Tranexamic acid (TXA) is being administered already in many prehospital air and ground systems. Insufficient evidence exists to support or refute the prehospital administration of TXA, and results are pending from several prehospital studies currently in progress. We have created this document to aid agencies and systems in best practices for TXA administration based on currently available best evidence. This document has been endorsed by the American College of Surgeons-Committee on Trauma, the American College of Emergency Physicians, and the National Association of EMS Physicians...
September 2016: Prehospital Emergency Care
Vaishnavi Bawa, Lawrence M Fallat, John P Kish
A retrospective case series testing the efficacy of surgical resection of the dorsal exostosis deformity of the metatarsocuneiform joints was performed. Surgery was performed in 26 consecutive patients (28 feet), in whom previous conservative therapy had failed. All 26 patients had bursitis at the level of the dorsal exostosis deformity. The patients were separated into 2 groups: group 1, those with bursitis and neuritis before surgery (n = 13; 46.4%), and group 2, those with bursitis without neuritis (n = 15; 53...
May 2016: Journal of Foot and Ankle Surgery: Official Publication of the American College of Foot and Ankle Surgeons
Katherine T Flynn-O'Brien, Leah L Thompson, Christine M Gall, Mary E Fallat, Tom B Rice, Frederick P Rivara
PURPOSE: Evaluate national variation in structure and care processes for critically injured children. METHODS: Institutions with pediatric intensive care units (PICUs) that treat trauma patients were identified through the Virtual Pediatric Systems (n=72). Prospective survey data were obtained from PICU and Trauma Directors (n=69, 96% response). Inquiries related to structure and care processes in the PICU and emergency department included infrastructure, physician staffing, team composition, decision making, and protocol/checklist use...
March 2016: Journal of Pediatric Surgery
Adam L Bingham, Lawrence M Fallat
Traumatic degloving injuries of the lower extremity are commonly diagnosed by soft tissue deficits and separation of soft tissue planes. The management of open degloving injuries is well documented with established treatment protocols. Because closed degloving injuries of the lower extremity are so rare, the protocol management is not well established. Unlike open degloving injuries, evidence of soft tissue injury and detachment of the tissue planes can be subtle. Owing to the rarity of these injuries, little has been described regarding the long-term outcomes...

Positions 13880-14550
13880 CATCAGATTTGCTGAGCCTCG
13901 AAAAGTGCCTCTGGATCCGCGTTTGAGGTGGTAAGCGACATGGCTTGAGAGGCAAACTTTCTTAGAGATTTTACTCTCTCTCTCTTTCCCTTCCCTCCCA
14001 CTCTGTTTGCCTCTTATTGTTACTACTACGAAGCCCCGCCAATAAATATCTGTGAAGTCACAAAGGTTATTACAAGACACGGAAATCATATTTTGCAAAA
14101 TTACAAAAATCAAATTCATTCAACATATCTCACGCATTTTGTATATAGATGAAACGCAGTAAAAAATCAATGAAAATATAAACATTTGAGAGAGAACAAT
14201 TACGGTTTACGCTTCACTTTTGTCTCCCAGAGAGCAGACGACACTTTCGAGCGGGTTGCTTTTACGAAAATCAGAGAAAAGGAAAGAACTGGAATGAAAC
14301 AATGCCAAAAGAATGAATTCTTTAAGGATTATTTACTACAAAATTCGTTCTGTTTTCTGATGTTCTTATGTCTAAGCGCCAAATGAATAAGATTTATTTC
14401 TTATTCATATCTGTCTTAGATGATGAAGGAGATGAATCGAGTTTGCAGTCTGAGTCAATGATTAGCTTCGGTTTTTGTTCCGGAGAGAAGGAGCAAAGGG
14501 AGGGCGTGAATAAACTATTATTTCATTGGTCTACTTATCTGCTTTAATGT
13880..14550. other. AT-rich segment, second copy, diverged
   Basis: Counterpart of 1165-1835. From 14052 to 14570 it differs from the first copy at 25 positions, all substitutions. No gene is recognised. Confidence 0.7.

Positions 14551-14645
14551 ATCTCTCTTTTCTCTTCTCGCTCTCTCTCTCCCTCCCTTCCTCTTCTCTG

July 2016: Journal of Foot and Ankle Surgery: Official Publication of the American College of Foot and Ankle Surgeons
Boyd J Andrews, Lawrence M Fallat, John P Kish
The chevron osteotomy is a popular procedure used for the correction of moderate hallux abducto valgus deformity. Fixation is typically accomplished with Kirschner wires or bone screws; however, in cystic or osteoporotic bone, these could be inadequate, resulting in displacement of the capital fragment. We propose using a locking plate and interfragmental screw for fixation of the chevron osteotomy that could reduce the healing time and decrease the incidence of displacement. We performed a retrospective cohort study for chevron osteotomies on 75 feet (73 patients)...
January 2016: Journal of Foot and Ankle Surgery: Official Publication of the American College of Foot and Ankle Surgeons
Alper Deveci, Serdar Yilmaz, Ahmet Firat, Ahmet Ozgur Yildirim, Ozdamar Fuat Oken, Murat Gulcek, Ahmet Ucaner
BACKGROUND: Tailor's bunion is a deformity of the fifth toe, and its concomitance with hallux valgus (HV) is defined as splayfoot deformity. Treatment is focused on the HV deformity in splayfoot, and the tailor's bunion deformity can be overlooked. The frequency of HV concomitant with tailor's bunion in splayfoot has not been reported in the literature. METHODS: A retrospective evaluation was performed to detect the existence of tailor's bunion deformity in 203 patients (376 feet) treated for HV...
May 2015: Journal of the American Podiatric Medical Association
Kate A McCracken, Mary E Fallat
Disorders of sexual development (DSDs) are relatively rare congenital conditions in which the development of the chromosomal, gonadal, or anatomic sex is atypical. Some conditions may not manifest until puberty or adulthood. The examination and workup of either an infant or an older patient with suspected DSD should be directed and performed systematically by a multidisciplinary team. Ideally, the team will include those with not only an interest in DSD but also experience with this group of patients. This article will briefly orient the reader to the conditions and decisions that may have been made during infancy, childhood, and adolescence and then focus on the challenges that may accompany transitioning the care of DSD patients from pediatric to adult surgeons and specialists to enable appropriate decisions and care...
April 2015: Seminars in Pediatric Surgery